Gene Copello

(WOMENSENEWS)–Today marks the 16th Annual World AIDS Day, and the fittingness of this year’s theme–the toll on women and girls–was recently highlighted on prime-time national television. Not by AIDS Day organizers; but by Gwen Ifill of PBS, when she moderated the vice presidential debate in early October.

Ifill led into a question about what the candidates would do about the epidemic by pointing out that black women in the UnitedStates between the ages of 25 and 44 are 13 times more likely to die of the disease than their (white) counterparts.

Vice President Dick Cheney–touted after that debate by TV commentators for his firm grounding on so many issues–fell flat on this one. He told Ifill point blank that he didn’t know the disease was hitting black women with such disproportionate force.

With hope, Cheney is now more familiar with the gender profile of AIDS in the United States, where women account for more than 25 percent of new AIDS cases and 30 percent of new HIV infections. And with help from Ifill he must now realize that African American women currently account for a stunning 64 percent of new AIDS cases.

Chance to Raise Awareness

As Ifill’s question shows, this year’s AIDS Day–an occasion to mourn those lost to HIV/AIDS and to push for an end to the disease–offers a much-needed chance to raise awareness about the toll the epidemic takes on women.

It’s also a chance to urge political leaders to do all they can to shield women from the disease. This includes reinforcing women’s rights, speeding medical research and supporting public-awareness efforts that reach out to the women who are most at risk.

Half of the 40 million adults living with HIV/AIDS worldwide–19.2 million–are women.

The majority of these women are in Sub-Saharan Africa, the region of the world most impacted by AIDS. Here, about 60 percent of adults living with HIV–or 13.3 million–are women.

Hurt by their widespread ignorance about how HIV/AIDS is transmitted and by scant access to prevention information, young women and female teens are 2-to-2.5 times more likely to be HIV-infected than their male counterparts, the World Health Organization and UNAIDS reports.

AIDS has become a leading cause of death for women between 25 and 44 years old. It’s impossible to imagine the emotional and economic devastation of losing so many women in their crucial working, child-bearing and family rearing years. The 14 million children now orphaned by AIDS are perhaps the saddest way to quantify the grief and general upset to our global community.

In many countries, women lack the basic freedoms and powers that could help protect them from infection. Many have no access to education, which restricts their ability to negotiate safer-sex practices or even understand female-controlled HIV prevention methods.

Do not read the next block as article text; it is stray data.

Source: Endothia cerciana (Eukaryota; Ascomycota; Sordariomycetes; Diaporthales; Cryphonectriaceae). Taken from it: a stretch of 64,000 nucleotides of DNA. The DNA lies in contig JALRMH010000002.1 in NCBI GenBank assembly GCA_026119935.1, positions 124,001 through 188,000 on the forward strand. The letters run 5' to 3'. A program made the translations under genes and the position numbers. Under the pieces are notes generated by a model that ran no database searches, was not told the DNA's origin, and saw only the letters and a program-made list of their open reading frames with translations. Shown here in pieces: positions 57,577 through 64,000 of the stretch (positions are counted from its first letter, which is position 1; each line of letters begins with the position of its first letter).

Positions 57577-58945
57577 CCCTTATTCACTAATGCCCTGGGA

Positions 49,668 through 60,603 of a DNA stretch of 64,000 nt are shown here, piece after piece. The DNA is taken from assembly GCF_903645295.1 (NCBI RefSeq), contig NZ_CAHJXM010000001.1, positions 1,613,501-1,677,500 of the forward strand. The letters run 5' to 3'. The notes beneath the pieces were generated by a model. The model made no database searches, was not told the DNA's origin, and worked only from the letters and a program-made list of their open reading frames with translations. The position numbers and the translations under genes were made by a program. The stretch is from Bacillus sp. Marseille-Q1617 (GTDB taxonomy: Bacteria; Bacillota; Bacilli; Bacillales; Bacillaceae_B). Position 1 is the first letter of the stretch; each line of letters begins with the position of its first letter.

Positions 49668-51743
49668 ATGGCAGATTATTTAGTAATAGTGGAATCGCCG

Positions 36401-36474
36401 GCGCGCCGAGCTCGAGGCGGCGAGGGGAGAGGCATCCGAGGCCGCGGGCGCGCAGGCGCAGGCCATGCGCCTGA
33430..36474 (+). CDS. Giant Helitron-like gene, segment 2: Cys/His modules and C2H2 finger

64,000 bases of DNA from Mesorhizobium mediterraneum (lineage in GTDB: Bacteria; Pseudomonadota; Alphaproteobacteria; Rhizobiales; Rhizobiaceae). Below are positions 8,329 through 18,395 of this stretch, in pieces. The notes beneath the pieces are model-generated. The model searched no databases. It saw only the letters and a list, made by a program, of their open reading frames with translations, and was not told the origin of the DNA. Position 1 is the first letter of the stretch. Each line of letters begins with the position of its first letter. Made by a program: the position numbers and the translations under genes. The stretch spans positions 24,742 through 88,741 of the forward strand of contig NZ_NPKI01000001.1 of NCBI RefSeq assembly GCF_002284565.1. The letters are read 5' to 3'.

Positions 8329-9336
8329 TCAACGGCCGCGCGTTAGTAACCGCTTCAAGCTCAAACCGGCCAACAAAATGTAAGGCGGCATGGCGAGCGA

Delaying Care

Women also tend to put off their own care to ensure that the basic needs of their children and families are being met. Researchers don’t have data on this yet, but they say they pick up anecdotal evidence all the time.

Tragically, the needs of women with HIV/AIDS often fall to the bottom of a heap of family needs throughout the world, including in the United States.

If a family is homeless, the basic need for food, shelter and safety will often preempt any thoughts by a woman of concentrating on her HIV/AIDS care. There is a saying in the field, that “housing is medicine.” Without a roof over their heads, people can not concentrate on treatment. They can’t even refrigerate their medicine.

Additionally, HIV/AIDS medications, where available, may work differently in women, a possibility that poses a threat to their care and treatment. Most HIV/AIDS medications were originally tested on men and as research is beginning to show, women’s bodies may respond differently.

We Need to Know More

Much needs to be done if we are to slow and eventually stop the epidemic’s attack on women.

We need to know more about how AIDS medications affect women. We need to know more about the routes of infection among women and female teens and the best means of prevention and treatment.

In particular, we need to press for research on microbicides. These are topical products that prevent HIV and other sexually transmitted diseases. They offer women crucial control over their own protection, free from the potential meddling or lack of cooperation of their sex partners. They could come in the form of gels, suppositories, films, creams, a sponge or a ring that releases the active ingredient over time. Currently, some 60 products are being investigated and we need must waste no time in getting those that are safe and effective into the hands of the women who need them.

We need to work on breaking the mother-to-child transmission of HIV, specifically in developing countries where baby formula is not readily available.

We also need a comprehensive prevention, care and treatment approach that takes into account culturally diverse and linguistically appropriate messages. This can be as simple as using the right slang terms and graphics. In France, for instance, one AIDS-prevention ad features dancing condoms.

This probably wouldn’t work well in the more censorious United States. But when it comes to saving the lives, our best approach should be, anything goes.

Dr. Gene Copello is executive director of The AIDS Institute, a national nonprofit AIDS organization that promotes action for social change.

Mary Ann T. Green, director of communications at the AIDS Institute, contributed to this article.

For more information:

The AIDS Institute:

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